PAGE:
2017 Victory Octane Review
When we first heard rumblings of the Victory Octane, it appeared as if the stars had aligned. Victory had revitalized their interest in performance machinery with the Roland Sands Designs collaboration and Pikes Peak International Hill Climb build, known as Project 156.
My hopes of getting my hands on an American performance V-twin seemed closer at hand. Many motorcycle fans, and I include myself in this statement, saw this as a return to days gone by when brands such as Harley-Davidson that had once been intimately associated with racing, would release bikes of that ilk. The XR1200 that was disappointingly put to a halt in 2012, seemed to have an alternate-brand replacement on the horizon in the form of the Octane.
When Victory released the Octane as an early 2017, it had to live up to those lofty and, in some ways, unreasonable expectations. The likelihood of Victory releasing a consumer-grade Project 156 bike seemed implausible, and the Octane is not a Project 156 replica. Instead, it’s an outgrowth of three projects—Urs Erbacher’s Ignition, Roland Sands’ Project 156, and Zach Ness’ Combustion.
As with most American V-twin motorcycles, the story begins with the powerplant. The Victory Octane makes use of a DOHC liquid-cooled, 1179cc V-twin that shares many components with the Indian Scout (the other motorcycle brand under the Polaris Industries umbrella).
In no way is the 2017 Victory Octane a sleepy cruiser, however. Make no mistake, it will pull through the gears up into triple digit speeds at a blistering pace. Power delivery is linear and exacting. Although when one decides to push it in to the regions of the rev-range, be aware that a good amount of vibration will be felt.
The Victory Octane makes use of a six-speed transmission that has a hearty clutch pull, which then translates to an incredibly firm shift. For some, this is appreciated. A hallmark of the American V-twin is the ka-thunk one gets while shifting. On a sporting cruiser such as the Victory Octane, a smoother, slicker shifting experience would not be an unreasonable expectation.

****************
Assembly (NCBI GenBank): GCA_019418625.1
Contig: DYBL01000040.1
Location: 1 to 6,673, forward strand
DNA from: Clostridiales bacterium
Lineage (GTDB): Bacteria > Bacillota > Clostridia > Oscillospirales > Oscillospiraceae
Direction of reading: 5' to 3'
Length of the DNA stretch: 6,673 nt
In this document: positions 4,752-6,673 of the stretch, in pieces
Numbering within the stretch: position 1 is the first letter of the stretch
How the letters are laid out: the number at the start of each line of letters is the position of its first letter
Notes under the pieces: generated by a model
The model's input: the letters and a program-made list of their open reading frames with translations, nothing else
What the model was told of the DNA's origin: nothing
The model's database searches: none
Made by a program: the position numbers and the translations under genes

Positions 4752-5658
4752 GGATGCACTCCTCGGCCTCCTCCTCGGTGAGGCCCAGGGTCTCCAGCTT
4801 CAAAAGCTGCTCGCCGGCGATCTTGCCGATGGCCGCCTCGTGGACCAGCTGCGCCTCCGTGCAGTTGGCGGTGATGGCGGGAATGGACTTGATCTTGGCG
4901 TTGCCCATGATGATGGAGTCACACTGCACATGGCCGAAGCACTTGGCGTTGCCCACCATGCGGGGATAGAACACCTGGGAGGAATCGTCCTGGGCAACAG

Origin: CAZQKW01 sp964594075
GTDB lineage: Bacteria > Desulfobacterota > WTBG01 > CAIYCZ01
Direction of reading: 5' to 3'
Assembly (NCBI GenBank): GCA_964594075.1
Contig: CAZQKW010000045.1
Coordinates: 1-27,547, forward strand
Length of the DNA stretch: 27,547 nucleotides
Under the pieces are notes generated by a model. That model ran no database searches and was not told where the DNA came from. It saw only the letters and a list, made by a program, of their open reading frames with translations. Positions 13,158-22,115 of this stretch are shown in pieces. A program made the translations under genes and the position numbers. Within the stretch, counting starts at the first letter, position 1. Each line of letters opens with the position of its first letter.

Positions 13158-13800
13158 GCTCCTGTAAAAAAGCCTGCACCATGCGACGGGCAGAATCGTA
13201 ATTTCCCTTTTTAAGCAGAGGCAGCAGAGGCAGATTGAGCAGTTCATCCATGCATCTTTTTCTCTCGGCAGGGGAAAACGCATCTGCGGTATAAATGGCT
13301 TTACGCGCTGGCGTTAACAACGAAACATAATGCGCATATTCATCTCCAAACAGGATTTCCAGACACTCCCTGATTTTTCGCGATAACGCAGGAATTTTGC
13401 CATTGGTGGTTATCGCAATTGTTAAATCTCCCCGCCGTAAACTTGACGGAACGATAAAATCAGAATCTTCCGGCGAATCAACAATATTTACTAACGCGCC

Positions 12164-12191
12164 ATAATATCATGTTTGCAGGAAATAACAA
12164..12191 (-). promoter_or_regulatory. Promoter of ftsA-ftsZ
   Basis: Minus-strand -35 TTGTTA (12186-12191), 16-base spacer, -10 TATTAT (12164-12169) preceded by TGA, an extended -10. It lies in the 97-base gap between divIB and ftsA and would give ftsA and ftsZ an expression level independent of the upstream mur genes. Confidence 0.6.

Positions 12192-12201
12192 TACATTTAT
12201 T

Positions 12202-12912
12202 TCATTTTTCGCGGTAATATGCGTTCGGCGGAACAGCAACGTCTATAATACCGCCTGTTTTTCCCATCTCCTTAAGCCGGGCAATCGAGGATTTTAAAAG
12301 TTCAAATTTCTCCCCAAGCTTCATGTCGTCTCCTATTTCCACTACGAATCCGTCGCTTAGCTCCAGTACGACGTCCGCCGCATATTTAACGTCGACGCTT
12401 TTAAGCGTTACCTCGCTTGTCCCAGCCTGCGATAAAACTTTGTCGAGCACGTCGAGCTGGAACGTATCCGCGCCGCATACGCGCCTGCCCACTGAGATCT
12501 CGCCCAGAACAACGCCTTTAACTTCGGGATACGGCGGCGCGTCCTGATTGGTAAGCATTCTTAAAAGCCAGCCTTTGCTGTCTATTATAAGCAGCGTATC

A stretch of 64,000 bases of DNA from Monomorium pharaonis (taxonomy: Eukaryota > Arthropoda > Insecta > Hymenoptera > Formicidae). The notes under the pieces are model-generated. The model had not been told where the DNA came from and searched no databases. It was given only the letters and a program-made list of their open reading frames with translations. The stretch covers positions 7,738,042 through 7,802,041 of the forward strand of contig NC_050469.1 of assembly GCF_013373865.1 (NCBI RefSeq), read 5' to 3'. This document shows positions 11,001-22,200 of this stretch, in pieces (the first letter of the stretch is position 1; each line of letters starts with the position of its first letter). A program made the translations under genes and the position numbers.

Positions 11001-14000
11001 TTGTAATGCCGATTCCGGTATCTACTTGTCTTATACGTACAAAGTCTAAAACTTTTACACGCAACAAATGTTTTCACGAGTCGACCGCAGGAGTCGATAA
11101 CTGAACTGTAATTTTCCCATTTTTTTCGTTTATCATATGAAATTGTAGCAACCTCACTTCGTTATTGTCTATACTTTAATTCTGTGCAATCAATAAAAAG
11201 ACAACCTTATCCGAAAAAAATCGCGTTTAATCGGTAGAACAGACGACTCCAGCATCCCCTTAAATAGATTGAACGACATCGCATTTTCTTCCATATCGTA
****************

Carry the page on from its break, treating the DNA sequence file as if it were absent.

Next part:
Let’s ignore the numbers—often they have more to do with getting bikes off of the showroom floor than having any real-world relevance. Realistically, most riders will be keeping it around the speed limit, and the fact is it can transport you there – fast. Adding to that experience is a pure, satisfying exhaust note that completes the engine package for me. Would I have liked the Project 156 engine? Absolutely, but the truth is that the Octane’s motor does a great job.
That leads me into my next point—handling is superb. Whether you’re trolling at parking lot speeds or attacking your favorite set of canyons, the 2017 Victory Octane is absolutely brilliant in terms of cornering. It’s featherlight—effortless even—and with a claimed dry weight of 528 pounds, the Octane is certainly on the lean side for bikes of its class.
In those regards, the Octane breaks the mold of what many people perceive cruisers to be. Corner exits are stable, even when twisting the power on. With a max lean angle of around 32 degrees, about the same as a Harley-Davidson V-Rod—a high-performance cruiser that costs nearly 50 percent more—the Octane is one of the top competitors in the performance cruiser world.
Bear in mind, in many ways, the Victory Octane is not out of step with American cruiser dimensions. It has a wheelbase over 62 inches, which is perfectly ordinary and certainly aids to the confident feeling of stability that the Octane has. Once more, you’ll find non-adjustable conventional forks with nearly five inches of travel, and dual shocks featuring three inches of travel.
The front suspension works quite well. There is a lack of diving under hard braking and it absorbs truly miserable patches of road. Sadly, the rear suspension falls into some of the same cruiser tropes that many have spoken out against for years. Manhole covers and potholes will send a shock into your spine. This might be acceptable on a cruiser that focuses on the lowest of low seat heights, but it’s something that needs to be addressed on a bike with sporting credentials.